Although the investment banking world is of a huge scale, the key players tend to remain the same. It is a smaller world in some respects than many would imagine, and key contacts within the industry are known to share their experiences. For instance, if one particular hedge fund manager has a positive experience with an investment bank, and has maintained a fruitful relationship since the initial set up, then they may pass this on by word of mouth to another manager at a different fund. This could lead to more business for the institution.
“In today's competitive business environment, delivering superior service quality is a prerequisite to increase customers’ tendency to spread positive Word Of Mouth (WOM) advertising.” International Journal of Economics, Commerce and Management, Vol. III, Issue 9, September 2015, pp. 1, Seyed Abbas Mousavi, Saeed Nosratabadi, Mahmoud Reza Saeidi
Opposite to this, we have the impact of negative experiences for the client. Bad news travels fast in any industry, and a client may negatively portray anyone whom they feel have let them down, particularly when the client is trying to offer them new business.
“The predominant conceptualization of consumer complaint behaviour argues that voice, private, and third party responses are related but independent from complaint actions taken by dissatisfied consumers. Thus, negative word of mouth by dissatisfied consumers may occur in addition to other forms of complaint behaviour rather than in place of it”
Negative word of mouth: Substitute for or supplement to consumer complaints?
Thomson Reuters showed in a survey conducted in January and February 2016 that corporate clients experience with KYC in particular is overwhelmingly negative:
Investment institutions should minimise the damage done during the KYC period so that any negative opinions formed do not spread. It is also worth noting that the KYC process is typically one of, if not the first, touchpoint a client has with an institution, so any opinions formed at this point may be difficult to change in the future.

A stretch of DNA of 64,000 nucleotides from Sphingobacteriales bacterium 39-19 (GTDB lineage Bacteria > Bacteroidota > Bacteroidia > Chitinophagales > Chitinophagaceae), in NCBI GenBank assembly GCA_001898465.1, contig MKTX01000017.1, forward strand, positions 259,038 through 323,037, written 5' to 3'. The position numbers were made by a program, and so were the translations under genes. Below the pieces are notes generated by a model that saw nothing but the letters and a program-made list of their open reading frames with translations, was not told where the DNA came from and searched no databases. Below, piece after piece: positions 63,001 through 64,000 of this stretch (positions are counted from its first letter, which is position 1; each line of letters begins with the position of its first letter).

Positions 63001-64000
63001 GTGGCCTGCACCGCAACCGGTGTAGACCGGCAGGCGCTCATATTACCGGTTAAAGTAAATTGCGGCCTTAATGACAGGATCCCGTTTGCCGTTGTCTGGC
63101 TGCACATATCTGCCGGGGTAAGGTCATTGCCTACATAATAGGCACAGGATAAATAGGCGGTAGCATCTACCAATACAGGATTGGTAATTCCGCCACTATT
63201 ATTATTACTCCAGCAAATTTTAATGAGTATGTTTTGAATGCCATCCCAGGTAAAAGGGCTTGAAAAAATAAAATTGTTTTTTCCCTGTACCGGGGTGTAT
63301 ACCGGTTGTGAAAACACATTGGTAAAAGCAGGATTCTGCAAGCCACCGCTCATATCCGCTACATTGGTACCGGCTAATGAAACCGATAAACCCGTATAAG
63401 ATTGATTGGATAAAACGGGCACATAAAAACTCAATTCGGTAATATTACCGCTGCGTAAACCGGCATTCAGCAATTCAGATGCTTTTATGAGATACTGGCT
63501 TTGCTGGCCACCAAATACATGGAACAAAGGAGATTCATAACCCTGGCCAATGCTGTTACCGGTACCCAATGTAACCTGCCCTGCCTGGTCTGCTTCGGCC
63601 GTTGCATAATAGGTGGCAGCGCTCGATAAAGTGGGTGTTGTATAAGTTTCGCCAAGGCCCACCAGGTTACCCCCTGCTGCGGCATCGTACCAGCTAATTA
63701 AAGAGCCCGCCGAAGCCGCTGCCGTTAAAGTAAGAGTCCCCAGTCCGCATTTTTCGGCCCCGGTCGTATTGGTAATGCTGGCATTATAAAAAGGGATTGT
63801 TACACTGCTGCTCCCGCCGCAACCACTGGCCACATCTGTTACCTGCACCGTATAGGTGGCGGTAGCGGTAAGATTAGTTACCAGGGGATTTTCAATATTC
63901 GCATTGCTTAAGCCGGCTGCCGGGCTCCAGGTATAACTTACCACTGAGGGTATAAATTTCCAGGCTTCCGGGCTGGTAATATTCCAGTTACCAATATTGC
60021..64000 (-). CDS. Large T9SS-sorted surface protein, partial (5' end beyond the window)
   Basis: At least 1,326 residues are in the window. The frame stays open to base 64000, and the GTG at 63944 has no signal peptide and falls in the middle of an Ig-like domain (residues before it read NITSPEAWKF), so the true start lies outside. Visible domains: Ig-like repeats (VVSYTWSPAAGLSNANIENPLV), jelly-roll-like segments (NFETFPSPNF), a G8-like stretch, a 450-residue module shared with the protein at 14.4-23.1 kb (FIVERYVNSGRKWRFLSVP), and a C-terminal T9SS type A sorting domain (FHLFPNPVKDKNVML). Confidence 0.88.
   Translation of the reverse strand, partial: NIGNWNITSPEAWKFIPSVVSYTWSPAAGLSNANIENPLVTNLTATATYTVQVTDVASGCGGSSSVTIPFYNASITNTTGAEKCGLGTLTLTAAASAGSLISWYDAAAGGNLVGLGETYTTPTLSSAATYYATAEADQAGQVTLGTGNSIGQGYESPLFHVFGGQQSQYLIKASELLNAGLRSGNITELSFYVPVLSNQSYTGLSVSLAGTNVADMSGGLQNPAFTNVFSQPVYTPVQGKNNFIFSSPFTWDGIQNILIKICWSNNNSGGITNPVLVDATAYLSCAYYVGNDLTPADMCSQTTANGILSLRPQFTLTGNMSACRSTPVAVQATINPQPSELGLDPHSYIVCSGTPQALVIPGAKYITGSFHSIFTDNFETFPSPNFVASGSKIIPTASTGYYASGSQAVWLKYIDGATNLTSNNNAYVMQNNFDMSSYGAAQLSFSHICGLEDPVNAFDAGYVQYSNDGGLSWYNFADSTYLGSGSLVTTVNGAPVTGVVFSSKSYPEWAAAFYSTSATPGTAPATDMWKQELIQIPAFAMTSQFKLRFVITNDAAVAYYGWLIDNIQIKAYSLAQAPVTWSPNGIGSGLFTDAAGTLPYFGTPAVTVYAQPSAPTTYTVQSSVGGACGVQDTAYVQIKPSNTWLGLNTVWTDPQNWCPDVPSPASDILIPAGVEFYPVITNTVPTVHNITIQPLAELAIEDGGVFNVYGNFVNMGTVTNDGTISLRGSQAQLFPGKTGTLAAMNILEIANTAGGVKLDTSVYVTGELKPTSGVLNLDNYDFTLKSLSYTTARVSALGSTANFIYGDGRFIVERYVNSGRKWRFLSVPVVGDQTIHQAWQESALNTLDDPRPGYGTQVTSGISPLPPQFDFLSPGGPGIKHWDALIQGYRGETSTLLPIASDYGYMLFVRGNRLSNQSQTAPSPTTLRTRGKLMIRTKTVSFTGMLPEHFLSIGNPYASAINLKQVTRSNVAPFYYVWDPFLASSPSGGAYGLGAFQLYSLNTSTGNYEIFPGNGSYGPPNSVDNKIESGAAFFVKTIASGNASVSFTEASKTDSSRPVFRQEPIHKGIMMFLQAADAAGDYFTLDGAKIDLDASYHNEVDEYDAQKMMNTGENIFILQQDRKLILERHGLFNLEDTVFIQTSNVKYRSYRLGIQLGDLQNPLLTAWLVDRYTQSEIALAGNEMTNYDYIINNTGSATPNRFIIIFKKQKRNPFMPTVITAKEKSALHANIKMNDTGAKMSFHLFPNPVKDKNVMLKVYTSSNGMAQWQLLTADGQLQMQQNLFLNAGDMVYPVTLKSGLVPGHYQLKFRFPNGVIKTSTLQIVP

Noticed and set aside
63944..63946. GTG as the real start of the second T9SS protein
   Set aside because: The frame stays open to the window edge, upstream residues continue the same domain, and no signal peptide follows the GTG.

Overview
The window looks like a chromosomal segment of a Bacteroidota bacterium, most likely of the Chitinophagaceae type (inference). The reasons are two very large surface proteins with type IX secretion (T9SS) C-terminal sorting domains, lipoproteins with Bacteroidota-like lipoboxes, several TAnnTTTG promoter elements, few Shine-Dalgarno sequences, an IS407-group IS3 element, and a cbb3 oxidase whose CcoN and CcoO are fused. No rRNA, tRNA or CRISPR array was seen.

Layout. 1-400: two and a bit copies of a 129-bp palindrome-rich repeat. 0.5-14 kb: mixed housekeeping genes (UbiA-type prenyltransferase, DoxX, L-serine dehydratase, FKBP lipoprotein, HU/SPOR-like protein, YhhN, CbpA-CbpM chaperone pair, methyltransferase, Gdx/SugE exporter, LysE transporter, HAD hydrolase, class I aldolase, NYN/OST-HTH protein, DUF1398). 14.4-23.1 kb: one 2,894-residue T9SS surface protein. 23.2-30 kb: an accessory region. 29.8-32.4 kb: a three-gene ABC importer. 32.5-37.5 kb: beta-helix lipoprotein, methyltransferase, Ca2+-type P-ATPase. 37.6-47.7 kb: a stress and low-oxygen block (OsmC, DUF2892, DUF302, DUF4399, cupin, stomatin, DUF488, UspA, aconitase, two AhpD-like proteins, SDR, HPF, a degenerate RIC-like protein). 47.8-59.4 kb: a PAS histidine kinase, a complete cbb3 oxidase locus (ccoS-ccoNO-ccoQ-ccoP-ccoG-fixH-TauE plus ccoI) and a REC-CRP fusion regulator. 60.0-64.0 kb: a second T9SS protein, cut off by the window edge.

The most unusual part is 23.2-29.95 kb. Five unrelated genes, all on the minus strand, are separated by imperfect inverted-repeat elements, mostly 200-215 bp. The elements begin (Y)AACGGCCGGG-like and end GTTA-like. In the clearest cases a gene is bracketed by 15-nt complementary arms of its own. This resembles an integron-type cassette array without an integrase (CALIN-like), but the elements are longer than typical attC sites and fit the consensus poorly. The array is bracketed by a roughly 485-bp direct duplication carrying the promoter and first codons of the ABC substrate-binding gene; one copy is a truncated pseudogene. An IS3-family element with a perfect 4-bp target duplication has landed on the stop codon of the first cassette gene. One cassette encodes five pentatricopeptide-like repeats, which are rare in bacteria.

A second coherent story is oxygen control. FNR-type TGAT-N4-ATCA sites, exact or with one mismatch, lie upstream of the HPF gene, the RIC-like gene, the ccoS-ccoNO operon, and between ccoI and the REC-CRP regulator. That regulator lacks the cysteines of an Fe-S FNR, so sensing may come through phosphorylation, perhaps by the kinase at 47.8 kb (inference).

It is important to note that relationship management does not just apply to external clients. It also applies to internal stakeholders. It is imperative that there is strong and clear communication between the different individuals who act as a touchpoint for the client, as well as those who work on the client’s behalf in the background. For example, if there is a new investment manager to be onboarded to trade ISDA products, there would be the initial onboarding analyst, the sales contact, the credit contact, and the legal contact to name a few. This is by no means a defined list but provides an indication of how many different parts of the machine must work together for the experience to be as efficient as possible. The better the relationship between these parties, the better overall experience for the client.
In conclusion, it is essential that client onboarding as well as relationship management retain the same focus. It is vital not only that an investment bank obtains new business, but maintains a healthy relationship with any existing clients. It could be argued that with the hunger to attract new business, the existing clients can be left behind in some aspect’s, but if an investment bank is able to find the balance between accommodating new clients and looking after the clients they have already, the future can only be bright.
Anthony joined FinTrU in July 2017, and currently works as part of the KYC Client Onboarding team for a Tier 1 Investment Bank.
Anthony graduated with a degree in Business with Marketing. Following this, he worked in the Client Onboarding team at Citi as a Senior Onboarding Analyst. Here, he gained an in-depth knowledge of Client Onboarding in the Capital Markets and Institutional Clients division, along with a comprehensive understanding of the KYC requirements for different legal vehicles, products, and legal agreements. He is particularly skilled in the areas of Dodd Frank, MIFID and EMIR.
Anthony conducts regulatory reviews and manages relationships with key internal stakeholders, whilst also interacting with institutional clients to fulfil regulatory requirements. Anthony has strong coaching, organization, and communication skills, and is confident in dealing with stakeholders of all levels.